Events
  • Viet Thanh Nguyen’s bestselling novel The Sympathizer won the 2016 Pulitzer Prize for Fiction, the First Novel Prize from the Center for Fiction, and a Carnegie Medal from the American Library Association. It was also a finalist for the PEN/Faulkner Award and the PEN/Robert W. Bingham Prize for Debut Fiction. Nguyen is also the author of Race and Resistance: Literature and Politics in Asian America and Nothing Ever Dies: Vietnam and the Memory of War.

  • Tonya Foster

    Sep 21| Lectures
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    Poet Tonya Foster is the author of the collection A Swarm of Bees in High Court. Her work has appeared in nocturnes, Callaloo, Traffic, Gulf Coast, and other journals. Her essays have appeared in NY Arts Magazine, NYFA Quarterly and The Poetry Project Newsletter. A co-editor of Third Mind: Teaching Creative Writing Through Visual Art, Foster teaches at California College of the Arts and lives in the Bay Area.

  • Opening Reception

    Sep 24| Special Event
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    New York-based artist Polly Apfelbaum’s work has situated itself as a hybrid of painting, sculpture, and installation over a career spanning 30 plus years. Exploring the intricacies of color, Apfelbaum weaves her way, both literally and conceptually, through ideas of Minimalism, Pop aesthetics, and Color Field painting to blur the lines between two and three dimensional art making.

  • Artist Polly Apfelbaum in conversation with Connie Butler, within Apfelbaum's exhibition Face (Geometry) (Naked) Eyes.

     

  • John Keene

    Oct 05| Lectures
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    John Keene is the author of the novels Annotations and Counternarratives, as well as several other works, including the poetry collection Seismosis, with artist Christopher Stackhouse, and a translation of Brazilian author Hilda Hilst's novel Letters from a Seducer. The recipient of a Whiting Award, Keene has been a member of the Dark Room Writers Collective and a Cave Canem fellow. He has served as the managing editor of Callaloo and taught at Northwestern. He currently teaches at Rutgers University-Newark and lives in New York.

  • Artist Polly Apfelbaum in conversation with David Pagel, within Apfelbaum's exhibition Face (Geometry) (Naked) Eyes.

     

  • Renee Gladman

    Oct 19| Lectures
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    Renee Gladman is the author of eight books of prose and poetry, including the Ravicka triology, published by Dorothy (Event Factory, The Ravickians, and Ana Patova Crosses a Bridge). Other titles include Arlem, Not Right Now, Juice The Activist, A Picture Feeling, and Newcomer Can't Swim. Since 2004, she has been the publisher of Leon Works, a perfect bound series of books of experimental prose, and also has edited the Leroy chapbook series.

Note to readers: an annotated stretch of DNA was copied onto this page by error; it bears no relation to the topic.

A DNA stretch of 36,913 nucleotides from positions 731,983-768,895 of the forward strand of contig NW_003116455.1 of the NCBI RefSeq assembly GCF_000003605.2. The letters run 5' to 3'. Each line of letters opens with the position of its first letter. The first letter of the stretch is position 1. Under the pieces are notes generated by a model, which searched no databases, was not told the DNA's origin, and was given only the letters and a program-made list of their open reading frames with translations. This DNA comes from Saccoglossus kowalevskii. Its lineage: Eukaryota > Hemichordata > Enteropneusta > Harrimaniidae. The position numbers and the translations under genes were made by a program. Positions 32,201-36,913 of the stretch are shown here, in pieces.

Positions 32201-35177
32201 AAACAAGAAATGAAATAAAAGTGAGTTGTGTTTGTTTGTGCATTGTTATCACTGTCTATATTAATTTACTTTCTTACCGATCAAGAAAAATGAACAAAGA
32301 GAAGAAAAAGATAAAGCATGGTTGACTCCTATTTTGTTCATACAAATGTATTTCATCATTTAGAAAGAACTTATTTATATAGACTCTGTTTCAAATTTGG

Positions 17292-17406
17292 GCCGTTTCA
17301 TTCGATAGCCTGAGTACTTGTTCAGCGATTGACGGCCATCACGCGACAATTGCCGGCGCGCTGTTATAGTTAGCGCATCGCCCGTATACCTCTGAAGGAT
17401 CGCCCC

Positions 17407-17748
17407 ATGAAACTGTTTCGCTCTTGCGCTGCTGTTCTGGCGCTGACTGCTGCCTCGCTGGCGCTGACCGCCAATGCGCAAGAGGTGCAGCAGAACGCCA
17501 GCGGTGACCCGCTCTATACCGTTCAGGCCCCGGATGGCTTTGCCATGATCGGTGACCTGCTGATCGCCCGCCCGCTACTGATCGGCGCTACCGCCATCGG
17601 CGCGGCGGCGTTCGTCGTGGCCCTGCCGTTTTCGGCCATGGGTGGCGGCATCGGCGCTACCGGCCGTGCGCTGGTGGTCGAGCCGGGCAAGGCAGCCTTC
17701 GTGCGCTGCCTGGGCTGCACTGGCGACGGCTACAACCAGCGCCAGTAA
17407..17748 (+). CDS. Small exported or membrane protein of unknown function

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Lorenzo Hurtado Segovia ('07 MFA)

Jan 22, 2014
LA Times Review
Spotlight Category: Alumni

Art review: Faculty member Lorenzo Hurtado Segovia weaves a colorful landscape

Critic's Choice December 19, 2013 |By David Pagel

Last year, Lorenzo Hurtado Segovia exhibited a series of dazzling abstractions that he had made by shredding works on paper into long, skinny strips and then weaving the strips into place-mat-style paintings that simultaneously evoked digital transmissions on the fritz, plaid fabrics stretched by swinging hips and banners flapping in the wind.

This year, in a breakout exhibition at CB1 Gallery, Hurtado Segovia expands the range and intensifies the impact of his ingenious works. Making a mess of distinctions between painting and sculpture, not to mention art and craft, the L.A. artist who was born in Ciudad Juárez, Mexico, invites visitors into a world where nothing sits still — least of all, your imagination.

The high-ceilinged main gallery is one part enchanted forest and one part holy chapel. Not one of its 21 works hangs on the wall, like a painting, or takes up much space, like a traditional sculpture. Yet you’re bathed in color. And you’ll want to walk around each piece, so as not to miss the golden glow that reflects off a huge woven work suspended in midair and the gorgeous rainbow of tertiary tints that leaps from the 18 freestanding dowels, some 12 feet tall, that Hurtado Segovia has wrapped in colorful cords ordinarily used to weave rugs.

A side gallery includes fewer pieces but no less drama. Three two-sided woven paper pieces, set atop elegant pedestals, revel in the pleasure, and the power, of asymmetry. On the back wall, a big painting similarly celebrates illogic, inconsistency, impossibility. Part interior, part landscape and part street scene, it takes its place in a sophisticated exhibition that makes room for life’s multilayered richness without taking up much space or wasting a minute.

CB1 Gallery, 207 W. 5th St., (213) 806-7889, through Jan. 26. Closed Mondays and Tuesdays. www.cb1gallery.com

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